Deaf awareness program closes disAbility Awareness Week

Kristine Gill

Friday’s Deaf Awareness presentation started with a music video featuring John Mayer’s “Waiting on the World to Change,” which played while deaf performers in the video signed the words.

The presentation marked the end of disAbility Awareness Week. Deaf students and Student Accessibility Services staff led discussions on topics including deaf culture, daily life and interpreting services available at Kent State.

Anna Ramach, a deaf student and educational foundations and special services major who works at Student Accessibility Services, began the presentation with a discussion of deaf culture. Ramach said the music video related to the oppression the deaf have experienced.

“A lot of people don’t know that there is a deaf culture; that there are two worlds,” she said, adding that the communication barrier between the hearing and the hearing impaired is similar to the one speakers of two different languages face while trying to communicate.

Christina Haslage, senior education major and member of the American Sign Language Club, explained the origins of sign language from its beginnings in France to its eventual spread to the United States.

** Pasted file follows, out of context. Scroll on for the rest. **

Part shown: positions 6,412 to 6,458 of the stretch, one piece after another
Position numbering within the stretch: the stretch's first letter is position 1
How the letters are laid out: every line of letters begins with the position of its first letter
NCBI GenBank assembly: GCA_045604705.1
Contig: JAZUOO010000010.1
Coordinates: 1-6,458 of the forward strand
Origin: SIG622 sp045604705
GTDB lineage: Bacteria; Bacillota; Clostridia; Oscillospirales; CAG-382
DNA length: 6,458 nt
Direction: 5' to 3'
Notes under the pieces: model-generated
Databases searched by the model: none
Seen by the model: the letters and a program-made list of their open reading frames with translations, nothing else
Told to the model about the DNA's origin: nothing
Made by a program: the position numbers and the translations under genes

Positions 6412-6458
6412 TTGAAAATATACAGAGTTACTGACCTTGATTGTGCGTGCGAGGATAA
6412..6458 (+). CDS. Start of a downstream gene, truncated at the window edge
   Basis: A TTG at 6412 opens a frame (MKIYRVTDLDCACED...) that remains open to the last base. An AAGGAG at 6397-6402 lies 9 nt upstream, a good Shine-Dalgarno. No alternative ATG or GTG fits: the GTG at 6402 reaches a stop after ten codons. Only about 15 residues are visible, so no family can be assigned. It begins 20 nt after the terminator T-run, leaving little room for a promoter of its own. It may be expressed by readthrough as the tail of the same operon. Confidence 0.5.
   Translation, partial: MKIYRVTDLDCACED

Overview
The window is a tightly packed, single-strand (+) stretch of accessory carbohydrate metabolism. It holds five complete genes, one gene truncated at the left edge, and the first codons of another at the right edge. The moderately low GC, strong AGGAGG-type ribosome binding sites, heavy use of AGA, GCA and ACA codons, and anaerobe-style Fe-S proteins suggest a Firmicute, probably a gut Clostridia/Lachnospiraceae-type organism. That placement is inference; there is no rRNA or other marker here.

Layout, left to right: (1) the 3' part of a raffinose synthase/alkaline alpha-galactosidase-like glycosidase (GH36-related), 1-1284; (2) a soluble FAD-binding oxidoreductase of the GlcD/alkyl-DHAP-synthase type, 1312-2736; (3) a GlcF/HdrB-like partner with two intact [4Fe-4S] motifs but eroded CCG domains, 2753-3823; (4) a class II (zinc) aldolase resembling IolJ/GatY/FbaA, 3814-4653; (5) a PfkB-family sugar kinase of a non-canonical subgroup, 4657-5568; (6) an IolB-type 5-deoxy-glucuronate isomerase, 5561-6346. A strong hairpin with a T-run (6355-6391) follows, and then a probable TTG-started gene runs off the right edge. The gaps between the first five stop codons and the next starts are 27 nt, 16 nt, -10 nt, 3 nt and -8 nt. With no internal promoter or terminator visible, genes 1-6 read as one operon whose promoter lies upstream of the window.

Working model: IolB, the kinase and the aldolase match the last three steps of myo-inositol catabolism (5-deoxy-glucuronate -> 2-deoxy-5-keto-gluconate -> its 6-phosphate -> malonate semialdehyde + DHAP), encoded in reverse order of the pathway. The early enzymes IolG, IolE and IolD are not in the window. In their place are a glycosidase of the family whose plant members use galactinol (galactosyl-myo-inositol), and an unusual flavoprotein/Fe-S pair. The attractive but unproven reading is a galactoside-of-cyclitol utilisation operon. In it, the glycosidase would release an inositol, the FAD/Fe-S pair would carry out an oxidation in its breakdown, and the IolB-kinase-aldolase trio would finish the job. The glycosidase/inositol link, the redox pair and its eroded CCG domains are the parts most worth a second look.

“We feel like we’ve triumphed somewhat,” she said. “We have a language. We have a voice.

“Deaf people tend to give a lot of details and we use time differently,” Haslage said. “We say long goodbyes because it’s hard to say goodbye to each other.”

“We cherish our time together and we don’t want to say goodbye,” Ramach said.

Ramach and Haslage took turns explaining the use and function of technologies the deaf use in daily activities. These included a vibrating alarm clock, flashing fire alarms, phone ringers and doorbells, as well as video-phone systems that allow for the use of sign language.

“We rely on different visual cues for what (hearing people) use sound cues for,” Ramach said.

Interpreters Leah Subak and Shannon Mong talked about interpreting services available on campus. They said one of the difficult things about being an interpreter is remaining neutral while interpreting for two people.

“We’re there, but we’re not allowed to participate,” said Subak. “Our opinion doesn’t matter.”

At the end of the presentation Ramach asked the crowd for input, encouraging those too shy to participate.

“Don’t be afraid to ask a deaf person questions,” she said.

Contact student affairs reporter Kristine Gill at [email protected].